I’m gonna miss those fingers. Although let me tell you this, it’s not so much the pickled beets I’m missing, it’s talking about the pickled beets. The first thing you learn after losing a loved one is that they are not there. I mean, this sounds so obvious, dare I say stupid, putting it on (virtual) paper. What I mean, you want to say something, share something, and you cannot. It hit me hard when I finally visited the Northbrook Farmer’s Market, where my mom volunteered. I wanted to say, loved the farmer’s market. I couldn’t. It’s happened on a few other things. It will happen many times hence. One thing I do not need to say to my Mom was we share interests. She knew that.
It’s funny, put my Dad and I behind a scrim and get us talking. You would not know father from son. Plus or minus a few white hairs, we look pretty close. Still, get us talking about politics, and, well let me tell you this also about Mom, it was not the conversations she relished, because if nothing else him and I share tendency to explode. We are and are not like our parents. Are, with Mom, was a lot. I shall say the habits of disarray that my kids inherited from me go back to her. Let us, however not dwell there. Let us talk about how my Mom was a Chowhound way before Jim Leff anointed the tribe.
In fact, my Mom was a Chowhound a reader and occasional poster on the site. Being a very early adopter of the home PC and the home PC network (rigged up by my old college roommate as a side job), she had no problem navigating Chowhound or later LTHForum. I will say these days, her Instagram feed consisted of many dog pictures interspersed with my food shots. The extent of her food photography, is almost entirely within this post.
All that I love dear in food. All that obsesses me. Occupies much of my time. Bores those of lesser passions starts with Mom. Gifted in the kitchen, my youngest years were filled with delicious memories of the mundane and the grand. She had a way with Open Pit, her, what would get me murdered in certain circles for calling it this, bbq chicken, was my favorite dish for many years. I liked the meatloaf, the lamb chops, pizza burgers. Only the calves liver did not carry over to me (until I hit about 40). At holiday times she excelled in matzah balls, sinkers was her way; excellent gravy for the turkey; as I said, myself and the rest of the family did not like liver when she cooked it plain, but add soft, near burnt onions and lots of hard-boiled eggs, we were all of the school that our Mom made the best chopped liver. She was the keeper of “grandma’s tzimmes”, a recipe passed down from my Dad’s grandmother. Preserving heirloom recipes like that mattered to her and thus to me. Another tradition she strongly held, a Yom Kippur break-fast consisting of hard boiled eggs, boiled potatoes, whipped butter, herring and black bread. She eagerly ventured across cuisines and traditions too, her meatball tagine one of the reasons I once found myself in Morocco. When the family got wealthier she changed my favorite dish to rack of lamb with a Dijon mustard crust. Her effect did not end in the dining room.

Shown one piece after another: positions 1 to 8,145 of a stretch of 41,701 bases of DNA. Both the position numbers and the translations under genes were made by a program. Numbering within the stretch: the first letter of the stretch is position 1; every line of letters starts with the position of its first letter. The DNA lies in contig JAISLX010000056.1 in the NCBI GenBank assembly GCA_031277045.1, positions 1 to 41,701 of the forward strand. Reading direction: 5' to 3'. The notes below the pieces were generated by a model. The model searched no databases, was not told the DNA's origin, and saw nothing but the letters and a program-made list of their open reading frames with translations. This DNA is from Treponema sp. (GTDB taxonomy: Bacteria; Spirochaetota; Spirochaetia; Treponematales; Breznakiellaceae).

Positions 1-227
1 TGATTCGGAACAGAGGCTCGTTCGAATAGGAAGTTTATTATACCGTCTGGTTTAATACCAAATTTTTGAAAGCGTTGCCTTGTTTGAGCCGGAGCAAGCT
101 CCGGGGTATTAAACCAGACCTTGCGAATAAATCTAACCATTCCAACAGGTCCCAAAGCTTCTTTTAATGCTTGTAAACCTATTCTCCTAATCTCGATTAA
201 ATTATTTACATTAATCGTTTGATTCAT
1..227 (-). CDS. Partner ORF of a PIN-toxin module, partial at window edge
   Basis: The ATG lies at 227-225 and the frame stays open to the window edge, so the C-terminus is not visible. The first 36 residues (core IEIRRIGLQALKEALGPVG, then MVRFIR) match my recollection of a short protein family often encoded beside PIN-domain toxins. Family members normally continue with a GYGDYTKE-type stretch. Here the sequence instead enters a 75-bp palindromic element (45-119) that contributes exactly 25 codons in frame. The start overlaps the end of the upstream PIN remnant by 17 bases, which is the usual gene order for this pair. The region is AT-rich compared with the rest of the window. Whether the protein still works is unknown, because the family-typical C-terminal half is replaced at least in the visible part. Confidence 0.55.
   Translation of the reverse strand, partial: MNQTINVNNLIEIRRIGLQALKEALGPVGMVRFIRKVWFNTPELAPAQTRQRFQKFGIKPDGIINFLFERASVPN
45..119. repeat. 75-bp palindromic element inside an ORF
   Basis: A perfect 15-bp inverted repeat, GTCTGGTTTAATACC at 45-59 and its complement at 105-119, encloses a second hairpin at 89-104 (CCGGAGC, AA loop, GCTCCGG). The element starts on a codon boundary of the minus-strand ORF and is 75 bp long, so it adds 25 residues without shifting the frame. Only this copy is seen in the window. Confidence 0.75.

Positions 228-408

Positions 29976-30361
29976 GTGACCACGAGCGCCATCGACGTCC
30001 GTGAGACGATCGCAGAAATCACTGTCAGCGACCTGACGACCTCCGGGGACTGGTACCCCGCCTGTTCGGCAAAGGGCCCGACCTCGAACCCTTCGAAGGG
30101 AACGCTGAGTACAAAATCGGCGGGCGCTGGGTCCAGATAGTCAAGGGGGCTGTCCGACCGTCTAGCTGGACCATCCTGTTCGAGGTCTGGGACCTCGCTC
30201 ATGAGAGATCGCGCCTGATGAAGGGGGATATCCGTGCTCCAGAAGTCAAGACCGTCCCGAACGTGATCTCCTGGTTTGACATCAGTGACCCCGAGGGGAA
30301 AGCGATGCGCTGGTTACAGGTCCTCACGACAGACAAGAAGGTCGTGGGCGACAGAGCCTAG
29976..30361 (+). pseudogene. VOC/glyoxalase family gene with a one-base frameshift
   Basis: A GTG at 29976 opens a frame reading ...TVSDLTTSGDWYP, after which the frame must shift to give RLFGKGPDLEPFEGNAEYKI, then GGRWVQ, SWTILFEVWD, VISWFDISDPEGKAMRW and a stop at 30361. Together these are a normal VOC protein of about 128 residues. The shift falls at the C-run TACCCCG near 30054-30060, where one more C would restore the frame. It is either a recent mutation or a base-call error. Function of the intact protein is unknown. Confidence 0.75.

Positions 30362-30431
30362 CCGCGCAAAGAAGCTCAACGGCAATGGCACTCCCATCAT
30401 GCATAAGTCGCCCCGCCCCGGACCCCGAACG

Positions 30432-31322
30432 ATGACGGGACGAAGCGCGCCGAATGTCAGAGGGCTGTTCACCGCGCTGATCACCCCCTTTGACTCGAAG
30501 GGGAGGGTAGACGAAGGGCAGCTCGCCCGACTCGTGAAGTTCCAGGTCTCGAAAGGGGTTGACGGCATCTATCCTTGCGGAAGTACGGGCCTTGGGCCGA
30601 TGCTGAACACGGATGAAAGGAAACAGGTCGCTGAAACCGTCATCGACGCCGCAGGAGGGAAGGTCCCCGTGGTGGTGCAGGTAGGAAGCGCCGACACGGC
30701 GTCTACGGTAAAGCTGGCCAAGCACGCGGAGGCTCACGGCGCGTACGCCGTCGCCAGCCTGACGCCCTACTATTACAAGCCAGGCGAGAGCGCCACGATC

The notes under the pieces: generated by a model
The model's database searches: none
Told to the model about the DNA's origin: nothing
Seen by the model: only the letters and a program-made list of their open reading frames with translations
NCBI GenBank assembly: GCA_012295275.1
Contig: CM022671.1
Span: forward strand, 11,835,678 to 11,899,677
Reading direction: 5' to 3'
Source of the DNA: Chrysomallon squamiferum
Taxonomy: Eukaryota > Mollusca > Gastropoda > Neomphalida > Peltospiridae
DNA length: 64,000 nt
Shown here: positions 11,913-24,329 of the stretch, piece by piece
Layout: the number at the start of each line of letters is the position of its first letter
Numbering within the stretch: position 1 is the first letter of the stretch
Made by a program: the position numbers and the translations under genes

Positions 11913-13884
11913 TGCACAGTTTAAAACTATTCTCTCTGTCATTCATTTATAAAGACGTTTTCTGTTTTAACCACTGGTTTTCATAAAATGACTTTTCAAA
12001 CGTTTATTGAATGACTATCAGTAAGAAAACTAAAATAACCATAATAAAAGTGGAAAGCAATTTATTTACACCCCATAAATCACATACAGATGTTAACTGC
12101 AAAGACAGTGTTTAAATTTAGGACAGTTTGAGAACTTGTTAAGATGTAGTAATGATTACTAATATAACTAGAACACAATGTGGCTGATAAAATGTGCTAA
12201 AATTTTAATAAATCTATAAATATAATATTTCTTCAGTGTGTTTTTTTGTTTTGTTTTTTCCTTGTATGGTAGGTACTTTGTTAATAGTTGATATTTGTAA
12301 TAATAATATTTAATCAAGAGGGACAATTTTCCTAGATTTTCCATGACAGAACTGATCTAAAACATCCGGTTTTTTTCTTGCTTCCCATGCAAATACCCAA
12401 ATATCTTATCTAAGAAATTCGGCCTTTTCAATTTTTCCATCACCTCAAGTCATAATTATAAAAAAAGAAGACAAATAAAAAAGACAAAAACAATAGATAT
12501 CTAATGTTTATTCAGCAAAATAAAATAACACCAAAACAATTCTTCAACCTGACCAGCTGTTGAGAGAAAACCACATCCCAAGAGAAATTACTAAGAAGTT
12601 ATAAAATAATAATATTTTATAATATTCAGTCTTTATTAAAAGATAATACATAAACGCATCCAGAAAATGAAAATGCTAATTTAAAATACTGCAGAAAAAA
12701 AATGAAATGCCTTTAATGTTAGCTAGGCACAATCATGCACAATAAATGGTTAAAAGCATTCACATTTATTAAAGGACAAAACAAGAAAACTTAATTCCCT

My parents were adventurous and interested diners: chowhounds. About once a month they went with their friend Marv and his current wife to exotica like Miramar’s Serbian or something else bold. They took the initiative back to us, my sister and I. I know we were eating Korean food before anyone else. I think of this Mexican restaurant, in the back of a grocery, they would take us to in the then seedy area, yes! around Webster and Sheffield. Some meals I only experienced vicariously. Each year my Dad would get the “letter,” essentially permission from his boss to expense any, any meal they wanted. If they got it today, it would certainly be Alinea. In their time, it was Le Francais. I adored hearing of the many courses, the pates and terrines, game and all, the next morning. That’s not all when it came to influences.
Going into my senior year in high school, my mother opened a store in Niles. Originally, the store focused on storage and related, Container Store way ahead of its time, but gradually the housewares section expanded and became the focus. I worked there, learning the superiority of German knives and what the hell that little thing with the tiny round holes was for–zesting. I parlayed that job into a college job at a gourmet store in Washington DC. Amongst all the kitchen junk we have in the Bungalow, some of it came from the store in Niles, Sorting it Out.
Those years growing up, my Mom cooked a lot of great stuff. When it came to baking, her speciality was bundt cake from a box. Like me now, she did not enjoy the precision of baking. Boring. Likewise, she did not can. It scared her she said. Until she retired and had time on her hands. She became an baker, supplying her synagogue with treats all the time. I’m bias, but I love her challah. But canning. Let me wrap this up here. In recent years, there were two things most special at Thanksgiving. One, the breads my mother made, old timey things like anadama. Two, the elaborate relish platter she put together. some of the platter consisted of smart shopping a Roth Kase cheese or some good olives, the heart of the plate were the things she made: roasted peppers (2 ways!); chow chow; pickled tomatoes; the relishes needed their own plate. The relishes formed a symbiotic role for us. The more I loved what she made, the more she would make, and the more she would make, the more I’d love them. It was near the end of last summer, before an oxygen prescription shut down her kitchen that she made that batch of pickled beets shown, leaving her fingers stained. I’m really gonna miss those beets.